Additionally, the sinister Pyrera is a ton of fun. Dashing and hateful, he exudes all the charm and sleaziness of a James Bond villain as he constantly berates his sons for failing miserably at their jobs. I especially like the design choices Kosperry made for this guy. He is physically imposing and possesses a serpentine dignity and grace, contrasting with the goofy and brutish nature of Cap, Dep, and Fin. Villains are the best part of any story, and Pyrera certainly doesn’t disappoint.
Overall, I am definitely looking forward to more Saga of the Seven Stevens stories in the future. If the artwork is any indicator of its success, then we are in for one awesome ride.
But that's not all. Kosperry also boasts some great crossover fan art. Take a look at some of her best below!
Five Nights At Freddy's
If you are a video gamer, then you are probably familiar with Five Nights at Freddy’s, an independent horror franchise that continues to take the Internet by storm. Developed by Scott Cawthon, the series tells separate tales of individuals who must survive five nights alone with demonic animatronic characters who wander about (via a power-conservation mode) the hallways of a dark building. Another excellent addition to the survival-horror game genre, Five Nights at Freddy’s emulates classic tales of terror like Evil Dead and Child’s Play. A perfect match for child audiences, right?
Oddly enough, Kosperry has actually found a way to make the game’s terrifying story and bloodthirsty characters child friendly. And what better way to bring a dark tale to life than through the magic of Don Bluth?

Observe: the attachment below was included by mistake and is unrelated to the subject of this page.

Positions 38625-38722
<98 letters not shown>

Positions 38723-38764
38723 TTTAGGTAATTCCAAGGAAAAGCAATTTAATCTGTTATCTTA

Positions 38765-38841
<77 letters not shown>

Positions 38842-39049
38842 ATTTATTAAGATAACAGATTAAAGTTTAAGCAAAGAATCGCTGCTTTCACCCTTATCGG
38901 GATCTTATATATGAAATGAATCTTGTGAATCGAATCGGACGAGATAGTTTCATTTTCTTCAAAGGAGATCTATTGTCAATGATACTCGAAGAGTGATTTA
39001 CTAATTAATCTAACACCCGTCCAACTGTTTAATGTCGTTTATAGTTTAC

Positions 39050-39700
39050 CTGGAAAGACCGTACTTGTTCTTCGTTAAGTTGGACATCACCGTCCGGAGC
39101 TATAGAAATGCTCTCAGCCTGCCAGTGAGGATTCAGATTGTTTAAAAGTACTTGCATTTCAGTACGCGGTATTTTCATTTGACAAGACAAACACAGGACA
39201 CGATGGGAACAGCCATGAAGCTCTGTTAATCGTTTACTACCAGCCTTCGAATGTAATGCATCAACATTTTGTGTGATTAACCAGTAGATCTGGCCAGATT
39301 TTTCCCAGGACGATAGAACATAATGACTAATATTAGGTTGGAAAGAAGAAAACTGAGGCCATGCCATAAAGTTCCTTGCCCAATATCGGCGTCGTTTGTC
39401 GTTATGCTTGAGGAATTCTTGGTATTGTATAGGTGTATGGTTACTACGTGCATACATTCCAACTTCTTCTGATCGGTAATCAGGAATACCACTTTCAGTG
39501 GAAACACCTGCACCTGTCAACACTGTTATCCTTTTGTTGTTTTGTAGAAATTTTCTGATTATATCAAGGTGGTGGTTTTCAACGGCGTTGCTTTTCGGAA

In fact, when you really pay attention to the story for Five Nights at Freddy’s, you start to notice two things. One, the charmingly creepy title alone sounds like a name Bluth would choose for one of his dark masterpieces. Second, the story itself combines playful comedy with suspense and terror, something Bluth has perfectly executed in Secret of N.I.M.H. and his other works. So Five Nights at Freddy’s seems an ideal match for the Don Bluth art style. And if you need proof, look no further than Kosperry’s lineup of fan art and animation for the game.
"Ye' cant make me!"
"You can't...What about the children?"
"It's late, it's late! Wind the box, don't you wait!"
Aside from Saga of the Seven Stevens and Five Nights at Freddy’s, Kosperry also has additional collections of beautiful fan art and deviant commissions on her page.
"I'll bring all your dreams alive for you."
"This better work!"
How does this compare to the original?
Super Mario Bros.
"Those no-good koopalings, I tell ya!"
Back To The Future
"What did I tell you?! 88mph!"
With the expansion of 3D animation in recent years, I have yet to see another 2D animated film produced on the big screen, which is a very sad truth. Traditional works from our childhood laid the framework for the box office successes released by Disney and DreamWorks, and sometimes it is important to take a step back and appreciate the simpler things in life. If anything, Kosperry has proven that it is never too late to revive classics, and her thousands of followers have shown that the world is still craving that little touch of nostalgic charm.
And that is very satisfying to know.
Be sure to visit her DeviantArt page and support her fine work. And don’t forget to tell us what you think in the comments section below.